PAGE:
Supporting New Zealanders with the cost of living
Constrained supply chains as a result of the COVID-19 pandemic and geopolitical tensions, including the ongoing war in Ukraine, continue to affect the day-to-day lives of many New Zealanders due to their effect on prices in our economy on essentials like fuel and food. Persistent high inflation means low- and middle-income households have been under pressure, and although wage growth is forecast to outstrip inflation in coming years, ongoing targeted support is required.
The Government has already delivered significant support through the rise and peak of inflation, including via the Cost of Living Payment, reductions to fuel excise duty and road user charges, and half-price public transport. In addition, since 1 April 2023 more than 1.4 million New Zealanders have benefited from increased assistance to help with the cost of living – including families, people receiving main benefits, students and superannuitants.
For Budget 2023, we have focused on targeted cost of living support that will not unnecessarily exacerbate inflation pressures, and which will take pressures off Kiwis in their everyday lives.
Backing parents with young children
The early years are a very important time for children’s brain development, providing the foundations for positive life outcomes, including lifelong learning and wellbeing. Cost should not be a barrier to parents wishing to enrol their kids in Early Childhood Education (ECE). Supporting parents to do this is not only good for their children, but positive for the economy as well, by providing parents the ability to enter or re-enter the workforce. Budget 2023 provides greater support for parents to access ECE, and support for the education sector to provide quality services to the children they teach and care for.
Extending the 20 Hours ECE Subsidy to two-year-olds ($1.2 billion total operating). Access to quality ECE is important for education and wellbeing outcomes for children, while also representing a significant cost on households. Through Budget 2023, the 20 Hours ECE Subsidy is being extended to two-year-olds (from the current three- to five-year-olds). Based on average costs in 2023, families who were not previously receiving childcare subsidies would save an estimated $133.20 a week in childcare costs if a 2-year-old child attended ECE for at least 20 hours a week.
This funding will also reduce the ECE service fees that parents and caregivers pay by increasing the subsidy rate by 4.6 percent. These measures will help parents, caregivers and families to manage their living costs, while also enabling greater access to ECE where cost has previously been a barrier.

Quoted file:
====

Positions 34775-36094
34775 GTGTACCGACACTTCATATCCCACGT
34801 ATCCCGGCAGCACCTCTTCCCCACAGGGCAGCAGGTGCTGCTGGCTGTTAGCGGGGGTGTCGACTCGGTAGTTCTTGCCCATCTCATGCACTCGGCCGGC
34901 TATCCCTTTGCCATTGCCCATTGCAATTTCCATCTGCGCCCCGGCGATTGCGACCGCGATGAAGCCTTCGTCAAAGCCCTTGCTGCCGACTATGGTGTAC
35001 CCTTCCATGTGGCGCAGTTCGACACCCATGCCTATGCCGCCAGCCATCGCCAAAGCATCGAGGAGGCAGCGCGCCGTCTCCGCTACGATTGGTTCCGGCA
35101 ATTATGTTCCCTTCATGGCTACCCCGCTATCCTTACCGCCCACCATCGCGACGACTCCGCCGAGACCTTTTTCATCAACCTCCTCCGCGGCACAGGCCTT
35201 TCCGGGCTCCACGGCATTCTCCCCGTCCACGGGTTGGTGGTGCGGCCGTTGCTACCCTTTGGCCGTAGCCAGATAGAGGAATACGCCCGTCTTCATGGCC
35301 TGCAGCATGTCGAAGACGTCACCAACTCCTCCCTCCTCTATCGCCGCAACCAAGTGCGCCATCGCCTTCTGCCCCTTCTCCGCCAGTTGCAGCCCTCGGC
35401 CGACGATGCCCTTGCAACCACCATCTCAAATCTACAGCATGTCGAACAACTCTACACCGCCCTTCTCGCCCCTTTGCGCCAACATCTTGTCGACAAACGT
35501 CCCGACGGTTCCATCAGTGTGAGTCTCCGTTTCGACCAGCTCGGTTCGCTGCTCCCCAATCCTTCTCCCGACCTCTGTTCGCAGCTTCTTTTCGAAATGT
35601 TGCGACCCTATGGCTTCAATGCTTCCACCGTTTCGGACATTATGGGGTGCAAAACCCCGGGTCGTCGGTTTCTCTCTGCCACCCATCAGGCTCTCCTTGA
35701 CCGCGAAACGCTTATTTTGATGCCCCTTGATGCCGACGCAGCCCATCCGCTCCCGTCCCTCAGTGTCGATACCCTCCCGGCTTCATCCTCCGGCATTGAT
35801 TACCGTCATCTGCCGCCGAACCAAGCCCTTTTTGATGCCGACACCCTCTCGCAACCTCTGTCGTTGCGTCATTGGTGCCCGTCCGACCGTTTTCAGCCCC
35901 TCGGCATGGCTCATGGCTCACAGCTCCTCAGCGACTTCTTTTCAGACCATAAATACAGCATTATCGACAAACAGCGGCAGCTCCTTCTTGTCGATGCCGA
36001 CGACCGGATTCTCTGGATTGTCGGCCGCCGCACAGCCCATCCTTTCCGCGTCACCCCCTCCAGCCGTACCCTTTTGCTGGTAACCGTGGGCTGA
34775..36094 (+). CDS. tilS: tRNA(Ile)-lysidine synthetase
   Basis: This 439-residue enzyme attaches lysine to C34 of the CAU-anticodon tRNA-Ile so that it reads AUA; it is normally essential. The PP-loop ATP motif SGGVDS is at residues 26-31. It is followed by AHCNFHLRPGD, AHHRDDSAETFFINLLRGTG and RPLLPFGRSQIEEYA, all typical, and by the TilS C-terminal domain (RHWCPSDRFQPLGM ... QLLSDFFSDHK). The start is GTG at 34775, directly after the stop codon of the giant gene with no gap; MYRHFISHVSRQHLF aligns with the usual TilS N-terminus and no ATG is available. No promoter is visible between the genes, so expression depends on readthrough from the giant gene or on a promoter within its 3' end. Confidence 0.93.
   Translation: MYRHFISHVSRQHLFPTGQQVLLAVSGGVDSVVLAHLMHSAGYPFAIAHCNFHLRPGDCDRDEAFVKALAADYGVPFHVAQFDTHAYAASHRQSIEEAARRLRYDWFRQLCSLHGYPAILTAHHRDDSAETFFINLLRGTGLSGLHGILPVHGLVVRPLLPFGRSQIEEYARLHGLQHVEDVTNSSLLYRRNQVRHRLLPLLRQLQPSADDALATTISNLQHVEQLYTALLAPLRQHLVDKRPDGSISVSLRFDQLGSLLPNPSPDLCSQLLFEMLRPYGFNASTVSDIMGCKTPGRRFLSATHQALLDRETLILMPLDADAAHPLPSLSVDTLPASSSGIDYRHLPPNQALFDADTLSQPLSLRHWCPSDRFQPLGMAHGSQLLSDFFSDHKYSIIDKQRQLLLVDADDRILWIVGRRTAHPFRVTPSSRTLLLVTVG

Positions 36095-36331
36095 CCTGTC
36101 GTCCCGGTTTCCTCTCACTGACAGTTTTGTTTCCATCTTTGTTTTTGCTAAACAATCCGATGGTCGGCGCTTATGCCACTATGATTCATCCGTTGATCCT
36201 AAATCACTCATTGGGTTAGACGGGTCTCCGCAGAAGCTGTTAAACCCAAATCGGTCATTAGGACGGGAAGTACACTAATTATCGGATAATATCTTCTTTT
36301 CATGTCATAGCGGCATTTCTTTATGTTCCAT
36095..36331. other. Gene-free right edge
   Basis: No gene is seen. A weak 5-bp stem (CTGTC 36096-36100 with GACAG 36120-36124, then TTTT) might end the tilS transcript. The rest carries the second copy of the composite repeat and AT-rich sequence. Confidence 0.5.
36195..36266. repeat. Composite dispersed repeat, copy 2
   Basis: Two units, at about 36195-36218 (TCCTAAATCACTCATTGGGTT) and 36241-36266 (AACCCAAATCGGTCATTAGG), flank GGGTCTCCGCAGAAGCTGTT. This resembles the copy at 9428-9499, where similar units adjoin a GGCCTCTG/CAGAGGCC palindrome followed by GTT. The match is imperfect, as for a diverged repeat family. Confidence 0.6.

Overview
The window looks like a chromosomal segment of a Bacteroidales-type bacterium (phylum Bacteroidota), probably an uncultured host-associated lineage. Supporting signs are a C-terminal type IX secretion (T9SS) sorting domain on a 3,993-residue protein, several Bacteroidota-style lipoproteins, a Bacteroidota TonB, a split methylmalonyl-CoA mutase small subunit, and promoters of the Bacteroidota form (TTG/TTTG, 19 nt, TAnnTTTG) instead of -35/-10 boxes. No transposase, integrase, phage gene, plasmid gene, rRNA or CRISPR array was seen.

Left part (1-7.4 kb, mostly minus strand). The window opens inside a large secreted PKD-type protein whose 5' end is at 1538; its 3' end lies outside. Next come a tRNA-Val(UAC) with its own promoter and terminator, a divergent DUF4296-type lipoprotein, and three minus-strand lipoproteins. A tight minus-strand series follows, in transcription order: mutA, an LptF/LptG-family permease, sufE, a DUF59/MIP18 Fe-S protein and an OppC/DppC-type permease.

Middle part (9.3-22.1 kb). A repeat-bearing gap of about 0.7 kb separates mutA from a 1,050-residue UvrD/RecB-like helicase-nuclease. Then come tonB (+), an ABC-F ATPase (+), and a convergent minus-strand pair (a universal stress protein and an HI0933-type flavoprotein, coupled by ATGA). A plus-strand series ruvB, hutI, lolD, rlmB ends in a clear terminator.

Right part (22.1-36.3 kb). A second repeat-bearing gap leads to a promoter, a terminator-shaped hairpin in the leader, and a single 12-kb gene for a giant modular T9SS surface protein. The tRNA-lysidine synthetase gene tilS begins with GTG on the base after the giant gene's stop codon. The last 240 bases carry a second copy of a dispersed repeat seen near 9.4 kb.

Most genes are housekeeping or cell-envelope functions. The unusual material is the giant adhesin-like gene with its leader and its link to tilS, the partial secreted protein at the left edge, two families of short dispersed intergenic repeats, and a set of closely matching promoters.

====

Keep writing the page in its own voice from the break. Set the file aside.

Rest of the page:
Working towards pay parity for teachers in education and care services ($339.3 million total operating). There is currently a pay gap between certificated teachers working in education and care services and their counterparts working in kindergartens. This is the third tranche of funding to deliver pay parity to help attract and maintain high-quality teachers in education and care services.
- Cost adjustment for ECE services and a sustainability grant for Playcentre Aotearoa ($260 million total operating). Similar to other sectors, the ECE sector is dealing with increased costs to provide current services. This funding will provide an average increase of 5.3 percent to a mix of full and partial early learning subsidy rates, which will help providers to manage the increasing provision costs and maintain quality and affordable early learning for children, parents and whānau. This funding will also provide a one-off $3 million grant to support the sustainability of Playcentre Aotearoa, an ECE service provided across New Zealand.
Access to childcare is an important factor for parents and caregivers to be able to enter or remain in employment, education or training. The Government funds targeted childcare assistance for low‑ to middle-income working families and whānau. From 1 April 2023, more families have been able to access Childcare Assistance due to a $189.4 million total operating investment to increase income thresholds for the Childcare Subsidy and Out of School Care and Recreation Subsidy.
The current childcare assistance system is administratively burdensome for both parents and providers as applications have to be submitted manually, and this is affecting the uptake of this support. In Budget 2023, we are investing $21.9 million total operating and $13.3 million total capital to improve access to and the take up of childcare assistance by delivering a new online application process for parents and making administrative changes to create a more efficient service for parents and providers. We are also expanding the eligibility criteria for Flexible Childcare Assistance (FCA), which supports parents with the costs of informal childcare outside of business hours, where formal care is not available. Changes also include extending the number of weeks people can use the FCA and indexing rates to the consumers price index.
On average, women have lower KiwiSaver balances and retirement income than men – with parenting representing one of the main reasons. In Budget 2023, the Government is enhancing the KiwiSaver scheme for parents ($19.6 million total operating). Through this funding the Government will pay a matching KiwiSaver ‘employer’ contribution to paid parental leave recipients. This recognises the unpaid nature of childcare and incentivises recipients of paid parental leave to save for their retirement. This is further support for parents wishing to take time off work during the first critical months of their baby’s life following the 2018 increase of paid parental leave to 26 weeks. Since 2016/17, paid parental leave maximum rates for employed and self-employed people have increased by 25 percent.